NewsPinellas County

Actions

St. Pete dad who lost son to gun violence hopes to educate youth with new initiative

gun violence in st pete.png
Posted at 4:18 PM, Jul 22, 2021
and last updated 2021-07-22 17:14:38-04

ST. PETERSBURG, Fla. — A St. Pete dad is on a mission to make the city safer after the death of his son back in 2019.

Marquis Scott was shot and killed while riding his bike. Now, he's trying to gain traction for a new initiative he's created.

st-pete-gun-violence.jpg
Maress Scott and his son Marquis

"We found ourselves wanting to do more for the community," Maress Scott said.

Scott has a big heart with even bigger goals. He wants to end gun violence in St. Petersburg.

"How do you eat an elephant? One bite at a time," Scott said.

On Sept. 17, 2019, Scott's son was killed. Scott says Marquis was about to turn over a new leaf and start classes for a trade program. He decided to channel that grief into his community.

"I could hear my wife's voice when she said, 'Marquis would expect us to do something because we told him being a Scott means something,'" he said.

st-pete-gun-violence1.jpg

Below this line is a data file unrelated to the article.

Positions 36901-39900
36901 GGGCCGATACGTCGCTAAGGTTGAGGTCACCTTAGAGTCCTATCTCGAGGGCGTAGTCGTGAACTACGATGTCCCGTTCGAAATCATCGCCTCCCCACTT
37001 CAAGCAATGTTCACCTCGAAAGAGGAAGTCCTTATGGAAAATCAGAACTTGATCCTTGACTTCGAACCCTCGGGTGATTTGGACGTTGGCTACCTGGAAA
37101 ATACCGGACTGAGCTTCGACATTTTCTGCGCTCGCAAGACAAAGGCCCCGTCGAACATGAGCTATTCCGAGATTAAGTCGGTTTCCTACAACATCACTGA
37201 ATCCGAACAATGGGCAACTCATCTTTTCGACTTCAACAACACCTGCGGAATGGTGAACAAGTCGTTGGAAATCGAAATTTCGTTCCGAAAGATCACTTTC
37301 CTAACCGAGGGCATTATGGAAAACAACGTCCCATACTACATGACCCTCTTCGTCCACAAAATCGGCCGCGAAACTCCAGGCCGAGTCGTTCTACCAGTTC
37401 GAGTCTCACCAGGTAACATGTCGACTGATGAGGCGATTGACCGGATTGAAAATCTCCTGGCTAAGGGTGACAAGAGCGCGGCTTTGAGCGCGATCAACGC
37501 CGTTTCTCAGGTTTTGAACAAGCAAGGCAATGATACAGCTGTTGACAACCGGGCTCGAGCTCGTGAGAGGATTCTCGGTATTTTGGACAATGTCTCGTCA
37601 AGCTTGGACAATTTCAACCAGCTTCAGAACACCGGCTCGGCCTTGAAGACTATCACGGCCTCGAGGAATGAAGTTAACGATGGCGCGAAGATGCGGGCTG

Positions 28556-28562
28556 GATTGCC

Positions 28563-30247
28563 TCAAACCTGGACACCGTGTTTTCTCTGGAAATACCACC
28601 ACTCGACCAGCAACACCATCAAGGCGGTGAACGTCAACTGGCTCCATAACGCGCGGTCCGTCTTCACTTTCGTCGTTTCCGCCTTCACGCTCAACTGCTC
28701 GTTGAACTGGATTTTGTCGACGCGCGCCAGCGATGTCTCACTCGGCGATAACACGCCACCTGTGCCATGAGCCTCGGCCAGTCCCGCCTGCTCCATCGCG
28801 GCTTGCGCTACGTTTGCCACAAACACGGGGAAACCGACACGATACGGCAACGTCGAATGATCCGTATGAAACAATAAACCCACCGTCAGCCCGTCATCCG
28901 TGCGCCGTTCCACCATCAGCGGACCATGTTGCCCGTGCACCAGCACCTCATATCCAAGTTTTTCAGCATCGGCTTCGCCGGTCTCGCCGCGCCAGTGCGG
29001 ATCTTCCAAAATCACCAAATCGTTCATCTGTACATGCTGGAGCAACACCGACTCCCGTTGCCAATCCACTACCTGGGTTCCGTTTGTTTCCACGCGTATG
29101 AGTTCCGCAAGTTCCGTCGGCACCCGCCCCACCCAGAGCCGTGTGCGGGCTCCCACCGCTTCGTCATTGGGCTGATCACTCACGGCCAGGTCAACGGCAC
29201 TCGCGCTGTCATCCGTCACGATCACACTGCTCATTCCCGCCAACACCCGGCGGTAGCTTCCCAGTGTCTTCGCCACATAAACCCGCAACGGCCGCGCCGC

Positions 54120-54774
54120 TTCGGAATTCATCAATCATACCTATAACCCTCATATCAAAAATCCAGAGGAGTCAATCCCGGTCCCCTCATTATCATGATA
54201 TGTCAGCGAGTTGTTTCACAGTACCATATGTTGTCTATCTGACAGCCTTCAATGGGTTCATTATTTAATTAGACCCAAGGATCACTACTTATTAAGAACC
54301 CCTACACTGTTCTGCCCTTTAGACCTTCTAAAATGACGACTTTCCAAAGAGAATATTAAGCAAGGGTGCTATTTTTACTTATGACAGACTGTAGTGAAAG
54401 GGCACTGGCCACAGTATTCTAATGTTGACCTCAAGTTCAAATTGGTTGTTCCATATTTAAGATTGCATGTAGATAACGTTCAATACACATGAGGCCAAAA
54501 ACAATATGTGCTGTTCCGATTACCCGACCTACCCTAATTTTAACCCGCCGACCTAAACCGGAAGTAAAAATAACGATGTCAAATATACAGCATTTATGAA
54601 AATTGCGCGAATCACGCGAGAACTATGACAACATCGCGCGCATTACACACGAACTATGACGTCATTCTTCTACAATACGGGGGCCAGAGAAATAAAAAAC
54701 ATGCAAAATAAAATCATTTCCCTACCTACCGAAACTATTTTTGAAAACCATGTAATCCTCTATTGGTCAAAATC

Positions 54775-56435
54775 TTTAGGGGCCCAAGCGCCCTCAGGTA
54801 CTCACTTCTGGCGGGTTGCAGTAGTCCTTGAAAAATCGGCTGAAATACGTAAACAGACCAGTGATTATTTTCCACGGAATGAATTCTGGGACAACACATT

Scott started going into neighborhoods, asking young men to sign the "Black St. Pete Pledge." In short, it asks the person who signs it to walk away from situations that could lead to violence.

"We go to the very people that everyone says can't be reached. And by the grace of God, these guys were very receptive," Scott said. "You're finding out they don't want to die and they have concerns themselves.

Scott says that led him to create the "Quis For Life," an initiative with a play on his son's name.

At Thursday's city council meeting, he showed council members the curriculum he'd like to bring to St. Pete students with a revamped pledge called the "St. Pete Youth Pledge." He hopes it'll shift the culture.

"It challenges the no snitching culture. It challenges the fears and impress[es] upon them to take a stance, to adopt a non-violent lifestyle as well as share their lifestyle with friends," Scott said.

Normally, sons carry on the legacy of their fathers. But Scott believes telling Marquis' story could be the spark to ignite change for generations to come.

"All those people received the light that was in my son, it's shining in us and by the grace of God we were going to make the change. We want to save somebody's life," he said.

City council members told Scott they'd like to connect him with resources like Parks and Rec and Pinellas County schools to get the word out to kids around the county.

If you'd like to help Scott's mission, you can email him at moscot90@aol.com.